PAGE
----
Poor Xena. Her day was not over when it came to surprises. I brought her into the house, and there she met Albee the cat. Or rather, Albee made her presence known. Albee had already graced me with her presence for six months by then, and she was, as far as she thought, queen of the realm and nothing was going to upset her domain. I was petting Xena, praising her, trying to keep her calm - you just kind of know when a dog is on the verge of falling apart because they're not in familiar surroundings - and I looked up to see Albee in the hallway, back arched, puffed up to four times her normal size.
Xena was fascinated. Finally she found something to take her mind off of her terror of a strange home. But Albee was anything but interested. She was furious. And now, seven years later, she still hasn't forgiven me.
Albee of course was threatened. And I had to admire that little 7 pound cat, because she was absolutely not afraid of this 80 pound dog one bit. Or if she was, she didn't show it. I know I learned something from that. Never let them see you sweat, as the saying goes. Every time Xena, full of curiosity, would try to make friends with Albee, that cat would hiss and try to swipe Xena across the nose. A couple of times she succeeded, drawing blood.
But that wasn't enough for Albee. She was out for the kill. She wanted this dog off her property.
I was commuting an hour each way to Livermore at that time, and had to leave Xena alone for long periods. Leaving the back door open that led to the yard, Xena had the garage for shelter and the yard to run and do whatever in. So she was set for space. But I felt bad: considering everything and how the cat was acting, I knew the cat wasn't necessarily a good buddy for her, to say the least. But at least they'd keep away from each other, I thought. Wrong.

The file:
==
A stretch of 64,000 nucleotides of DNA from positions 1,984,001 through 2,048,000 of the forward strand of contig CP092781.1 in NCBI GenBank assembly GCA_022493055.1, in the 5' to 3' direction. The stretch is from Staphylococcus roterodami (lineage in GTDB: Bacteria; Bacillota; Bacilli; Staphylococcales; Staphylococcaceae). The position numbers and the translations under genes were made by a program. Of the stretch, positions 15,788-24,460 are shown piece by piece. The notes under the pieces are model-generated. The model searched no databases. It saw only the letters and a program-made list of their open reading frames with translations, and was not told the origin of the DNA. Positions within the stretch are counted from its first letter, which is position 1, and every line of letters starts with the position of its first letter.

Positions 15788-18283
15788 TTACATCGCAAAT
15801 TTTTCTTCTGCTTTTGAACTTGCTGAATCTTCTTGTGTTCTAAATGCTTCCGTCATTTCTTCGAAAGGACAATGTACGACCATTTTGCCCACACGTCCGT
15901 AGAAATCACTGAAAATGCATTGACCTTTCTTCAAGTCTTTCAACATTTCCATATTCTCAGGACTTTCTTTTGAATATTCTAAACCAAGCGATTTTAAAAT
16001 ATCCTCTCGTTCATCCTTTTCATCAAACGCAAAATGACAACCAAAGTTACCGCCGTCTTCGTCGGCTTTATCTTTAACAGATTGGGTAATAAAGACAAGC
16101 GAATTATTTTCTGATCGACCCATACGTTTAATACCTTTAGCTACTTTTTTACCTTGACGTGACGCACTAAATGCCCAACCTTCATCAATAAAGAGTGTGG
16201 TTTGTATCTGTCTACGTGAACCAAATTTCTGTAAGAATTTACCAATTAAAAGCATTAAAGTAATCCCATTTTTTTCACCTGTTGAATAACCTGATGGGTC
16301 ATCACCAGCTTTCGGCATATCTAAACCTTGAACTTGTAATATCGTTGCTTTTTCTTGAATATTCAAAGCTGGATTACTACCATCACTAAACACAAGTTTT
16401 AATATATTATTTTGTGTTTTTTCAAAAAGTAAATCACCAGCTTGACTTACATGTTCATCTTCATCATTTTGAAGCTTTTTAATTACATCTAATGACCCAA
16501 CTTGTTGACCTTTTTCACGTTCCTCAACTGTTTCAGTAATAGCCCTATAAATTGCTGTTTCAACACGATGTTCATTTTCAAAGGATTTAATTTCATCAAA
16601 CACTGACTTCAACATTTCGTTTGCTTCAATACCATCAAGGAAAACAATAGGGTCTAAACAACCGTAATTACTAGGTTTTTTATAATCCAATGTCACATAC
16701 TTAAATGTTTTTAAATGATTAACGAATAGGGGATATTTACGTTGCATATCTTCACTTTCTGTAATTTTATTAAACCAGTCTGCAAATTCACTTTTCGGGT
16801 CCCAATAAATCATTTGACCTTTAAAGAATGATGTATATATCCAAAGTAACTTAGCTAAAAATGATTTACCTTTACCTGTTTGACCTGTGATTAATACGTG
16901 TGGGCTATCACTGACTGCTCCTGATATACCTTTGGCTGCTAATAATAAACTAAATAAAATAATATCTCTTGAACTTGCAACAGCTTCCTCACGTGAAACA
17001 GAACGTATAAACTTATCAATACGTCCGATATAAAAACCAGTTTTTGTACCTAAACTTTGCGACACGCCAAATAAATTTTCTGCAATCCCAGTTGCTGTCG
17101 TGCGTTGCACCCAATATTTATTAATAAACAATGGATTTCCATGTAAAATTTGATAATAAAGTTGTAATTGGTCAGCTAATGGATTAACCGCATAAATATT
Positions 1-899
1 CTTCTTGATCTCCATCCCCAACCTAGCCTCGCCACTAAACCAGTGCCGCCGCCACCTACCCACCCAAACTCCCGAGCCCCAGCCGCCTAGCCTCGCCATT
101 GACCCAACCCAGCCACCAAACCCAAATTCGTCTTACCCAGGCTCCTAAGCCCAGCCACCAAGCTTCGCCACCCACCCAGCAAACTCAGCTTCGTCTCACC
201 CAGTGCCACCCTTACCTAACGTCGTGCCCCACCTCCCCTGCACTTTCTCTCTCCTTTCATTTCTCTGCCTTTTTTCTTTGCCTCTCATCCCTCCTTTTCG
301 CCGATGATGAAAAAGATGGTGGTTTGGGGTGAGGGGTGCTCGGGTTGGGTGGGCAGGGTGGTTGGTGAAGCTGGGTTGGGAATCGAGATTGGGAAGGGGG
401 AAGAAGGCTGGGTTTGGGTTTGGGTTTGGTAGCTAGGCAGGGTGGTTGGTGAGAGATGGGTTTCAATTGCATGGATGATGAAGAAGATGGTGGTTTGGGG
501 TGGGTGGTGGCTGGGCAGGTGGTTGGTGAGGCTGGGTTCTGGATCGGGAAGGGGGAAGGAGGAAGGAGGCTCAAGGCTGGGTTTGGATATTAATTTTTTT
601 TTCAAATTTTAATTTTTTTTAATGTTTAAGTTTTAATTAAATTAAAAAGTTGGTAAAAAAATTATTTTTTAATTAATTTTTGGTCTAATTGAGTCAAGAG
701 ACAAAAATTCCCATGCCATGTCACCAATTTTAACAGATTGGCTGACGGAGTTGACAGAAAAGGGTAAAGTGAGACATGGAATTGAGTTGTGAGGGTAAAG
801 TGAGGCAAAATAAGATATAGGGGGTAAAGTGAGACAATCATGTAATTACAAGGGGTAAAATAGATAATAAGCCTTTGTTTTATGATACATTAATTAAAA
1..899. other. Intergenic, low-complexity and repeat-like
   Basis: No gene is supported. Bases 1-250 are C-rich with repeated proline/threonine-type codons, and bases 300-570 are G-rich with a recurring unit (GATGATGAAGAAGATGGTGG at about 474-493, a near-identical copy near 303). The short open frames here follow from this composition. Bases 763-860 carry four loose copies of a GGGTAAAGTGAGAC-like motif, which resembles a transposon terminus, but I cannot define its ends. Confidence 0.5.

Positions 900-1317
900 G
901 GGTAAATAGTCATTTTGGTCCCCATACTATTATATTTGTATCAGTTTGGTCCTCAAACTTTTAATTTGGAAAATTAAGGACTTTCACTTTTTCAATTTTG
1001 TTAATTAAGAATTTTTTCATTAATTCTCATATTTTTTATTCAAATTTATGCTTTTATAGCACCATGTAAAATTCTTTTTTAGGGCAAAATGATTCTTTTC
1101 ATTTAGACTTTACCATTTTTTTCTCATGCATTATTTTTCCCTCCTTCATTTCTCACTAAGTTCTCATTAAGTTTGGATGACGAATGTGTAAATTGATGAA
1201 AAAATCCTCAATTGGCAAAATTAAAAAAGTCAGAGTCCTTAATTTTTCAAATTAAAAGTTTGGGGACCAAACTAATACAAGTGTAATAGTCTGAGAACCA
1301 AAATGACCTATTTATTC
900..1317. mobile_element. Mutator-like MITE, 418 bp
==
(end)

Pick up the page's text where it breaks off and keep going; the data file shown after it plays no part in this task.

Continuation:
A few months went by. Everything was pretty much calming down. The dog and cat had learned to stay away from each other, even though poor Xena, yearning for company, always tried to make friends with Albee, but to no avail. It was about this time that I started to seriously think about getting another dog to keep her company. She was so depressed when I left in the morning. Can you imagine - going from a family with three children and two other dogs, to a house that was basically empty every day except for a seven pound demon that was committed to making your life hell on earth?
Then one morning, I noticed something strange. When I was in the garage with Xena in the mornings, before leaving for work, I noticed that she was afraid to go out into the yard. She would stand at the door, peering out into the yard, her tail tucked between her legs. What was going on?
Directly outside the garage door, to the left, was a deck that had been built that was roughly eighteen inches to two feet off the ground. The space underneath the deck was just that: space where any small animal could easily hide. Including a cat.
I watched. I guess Xena really needed to get into the yard, because suddenly she started to make a run for it past the deck. And out from underneath the deck, that seven pound ball of hell exploded out from underneath. Albee was ambushing Xena every time Xena went by that deck.